Arizona counties face deadline to certify 2022 election

Six Arizona counties will decide Monday whether they will certify the 2022 election results. This is despite pressure from Republicans to not officially approve a vote that saw Democrats win for governor, U.S. Senate and other statewide offices.

In most jurisdictions, election results have been certified in good faith across the country. Arizona was the focal point of efforts by Donald Trump and his associates to reverse the 2020 election results and promote fraudulent narratives has not been the case.

Arizona was a Republican stronghold for a long time, but Democrats won the most high-profile races over Republicans who actively promoted Trump’s 2020 election lies. Kari Lake (the GOP candidate for governor) and Mark Finchem (the candidate for secretary-of-state) have not acknowledged their losses. They blame Republican election officials from Maricopa County, for some problems with the ballot printers.

Two Republican-controlled Arizona counties have voted not to certify, deferring a final decision until Monday, the last day it’s allowed under state law.

Republican supervisors from Mohave County stated last week they would sign off Monday, but wanted to register a protest for voting rights in Maricopa County. GOP supervisors in Cochise County demanded that the secretary state verify that vote-counting machines are legally certified before they approve the election results.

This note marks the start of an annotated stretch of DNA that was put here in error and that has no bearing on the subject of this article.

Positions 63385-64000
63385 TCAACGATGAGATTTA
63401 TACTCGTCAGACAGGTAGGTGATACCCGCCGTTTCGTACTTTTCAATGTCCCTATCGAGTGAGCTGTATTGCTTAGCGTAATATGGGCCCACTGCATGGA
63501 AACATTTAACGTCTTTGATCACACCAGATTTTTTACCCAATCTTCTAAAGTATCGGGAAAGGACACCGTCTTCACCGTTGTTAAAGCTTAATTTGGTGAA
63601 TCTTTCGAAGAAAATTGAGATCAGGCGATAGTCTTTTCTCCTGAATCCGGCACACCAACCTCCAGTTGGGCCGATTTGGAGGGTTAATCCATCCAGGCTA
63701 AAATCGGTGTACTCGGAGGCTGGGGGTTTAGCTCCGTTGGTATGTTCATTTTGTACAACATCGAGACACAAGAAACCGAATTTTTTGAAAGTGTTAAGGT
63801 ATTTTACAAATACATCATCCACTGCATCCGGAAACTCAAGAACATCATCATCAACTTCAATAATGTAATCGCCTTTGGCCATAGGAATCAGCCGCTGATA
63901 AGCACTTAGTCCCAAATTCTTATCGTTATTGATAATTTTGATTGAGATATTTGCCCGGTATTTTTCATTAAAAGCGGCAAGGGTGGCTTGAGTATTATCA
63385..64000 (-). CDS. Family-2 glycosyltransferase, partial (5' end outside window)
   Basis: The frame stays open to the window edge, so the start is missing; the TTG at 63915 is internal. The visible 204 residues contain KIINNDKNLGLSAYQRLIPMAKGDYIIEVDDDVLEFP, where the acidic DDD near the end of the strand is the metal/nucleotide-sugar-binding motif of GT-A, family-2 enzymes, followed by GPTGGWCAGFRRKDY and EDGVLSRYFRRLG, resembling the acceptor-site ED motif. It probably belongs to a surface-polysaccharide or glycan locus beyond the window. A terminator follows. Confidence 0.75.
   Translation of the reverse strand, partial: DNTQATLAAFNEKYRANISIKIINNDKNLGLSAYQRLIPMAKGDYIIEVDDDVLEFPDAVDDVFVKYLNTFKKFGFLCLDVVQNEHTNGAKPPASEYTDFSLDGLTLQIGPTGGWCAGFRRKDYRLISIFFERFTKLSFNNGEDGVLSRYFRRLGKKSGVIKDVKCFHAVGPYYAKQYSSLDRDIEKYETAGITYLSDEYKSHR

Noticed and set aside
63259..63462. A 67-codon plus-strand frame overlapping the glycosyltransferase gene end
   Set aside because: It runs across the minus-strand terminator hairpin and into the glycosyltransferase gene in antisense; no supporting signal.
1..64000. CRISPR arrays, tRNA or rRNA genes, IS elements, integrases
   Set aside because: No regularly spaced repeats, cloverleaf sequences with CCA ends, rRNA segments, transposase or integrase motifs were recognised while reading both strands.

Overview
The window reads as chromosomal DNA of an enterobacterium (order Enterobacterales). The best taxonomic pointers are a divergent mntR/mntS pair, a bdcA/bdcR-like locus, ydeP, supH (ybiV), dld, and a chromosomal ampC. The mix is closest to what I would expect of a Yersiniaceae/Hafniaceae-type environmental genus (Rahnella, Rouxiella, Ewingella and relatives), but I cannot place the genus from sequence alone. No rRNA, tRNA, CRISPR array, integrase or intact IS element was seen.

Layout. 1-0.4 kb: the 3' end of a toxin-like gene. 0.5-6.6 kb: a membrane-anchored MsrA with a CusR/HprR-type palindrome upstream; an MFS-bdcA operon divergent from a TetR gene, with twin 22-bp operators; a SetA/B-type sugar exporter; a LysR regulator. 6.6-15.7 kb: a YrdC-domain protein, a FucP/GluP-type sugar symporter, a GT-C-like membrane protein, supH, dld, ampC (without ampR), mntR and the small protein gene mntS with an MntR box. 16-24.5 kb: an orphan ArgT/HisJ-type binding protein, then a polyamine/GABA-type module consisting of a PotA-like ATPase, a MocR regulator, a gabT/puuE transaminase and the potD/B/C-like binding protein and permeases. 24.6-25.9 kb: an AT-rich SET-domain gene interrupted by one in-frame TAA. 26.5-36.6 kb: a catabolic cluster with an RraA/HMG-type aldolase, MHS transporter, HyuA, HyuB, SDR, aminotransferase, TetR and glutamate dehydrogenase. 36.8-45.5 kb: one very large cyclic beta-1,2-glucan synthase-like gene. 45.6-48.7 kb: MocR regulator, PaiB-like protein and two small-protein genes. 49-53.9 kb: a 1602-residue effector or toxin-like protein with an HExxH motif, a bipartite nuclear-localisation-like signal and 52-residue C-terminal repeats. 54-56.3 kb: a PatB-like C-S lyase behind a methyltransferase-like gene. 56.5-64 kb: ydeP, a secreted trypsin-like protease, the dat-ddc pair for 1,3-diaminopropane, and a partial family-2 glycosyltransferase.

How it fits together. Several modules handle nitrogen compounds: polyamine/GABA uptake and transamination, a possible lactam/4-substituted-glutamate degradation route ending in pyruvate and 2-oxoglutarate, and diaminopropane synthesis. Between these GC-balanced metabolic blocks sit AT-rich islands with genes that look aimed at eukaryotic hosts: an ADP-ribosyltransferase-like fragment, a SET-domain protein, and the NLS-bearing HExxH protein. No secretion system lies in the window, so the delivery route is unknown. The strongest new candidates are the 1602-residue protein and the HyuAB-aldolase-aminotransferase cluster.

Kori Lorick, State Elections Director, has stated that the machines have been properly certified for use in elections. In a letter she wrote last week, she stated that the state would sue Cochise County supervisors for certification. If they refuse, the state would remove the county’s numbers form the Dec. 5 statewide canvass. This move could result in the flipping of at least two close races, a U.S. House seat or a chief state school officer — from a Republican candidate to a Democrat.

Lake pointed out problems in Maricopa County on Election Day. Printers at some poll centers created ballots with too light markings to be read by tabulators on the ground. The confusion caused lines to clog and Lake claims that some of her supporters were dissuaded from voting.

Last week, she filed a lawsuit against the county for public records. She demanded that the county produce documents to clarify the issue. Republican Attorney General Mark Brnovich also requested an explanation before the vote.

Multiple county officials stated that all ballots had been counted and that no voter was denied the right to vote. People who couldn’t read their ballots on-site were instructed to put them in a safe box so that they could be tabulated later at the county elections headquarters.

According to the county, 17,000 Election Day ballots had been submitted and were required to be counted at the polling station later. Only 16% of 1.56 million votes in Maricopa County were cast in person on Election Day. These votes were overwhelming for Republicans.

Abraham Hamadeh (Radian National Committee) filed an election challenge against his race for Arizona attorney-general. This is scheduled for an automatic recount, with Hamadeh trailing by just 510 votes.

Kelli Ward, chair of the state GOP, has asked supporters to press their county supervisors for a delay in certifying votes until after a scheduling hearing on the Hamadeh case. This hearing is scheduled for Monday afternoon.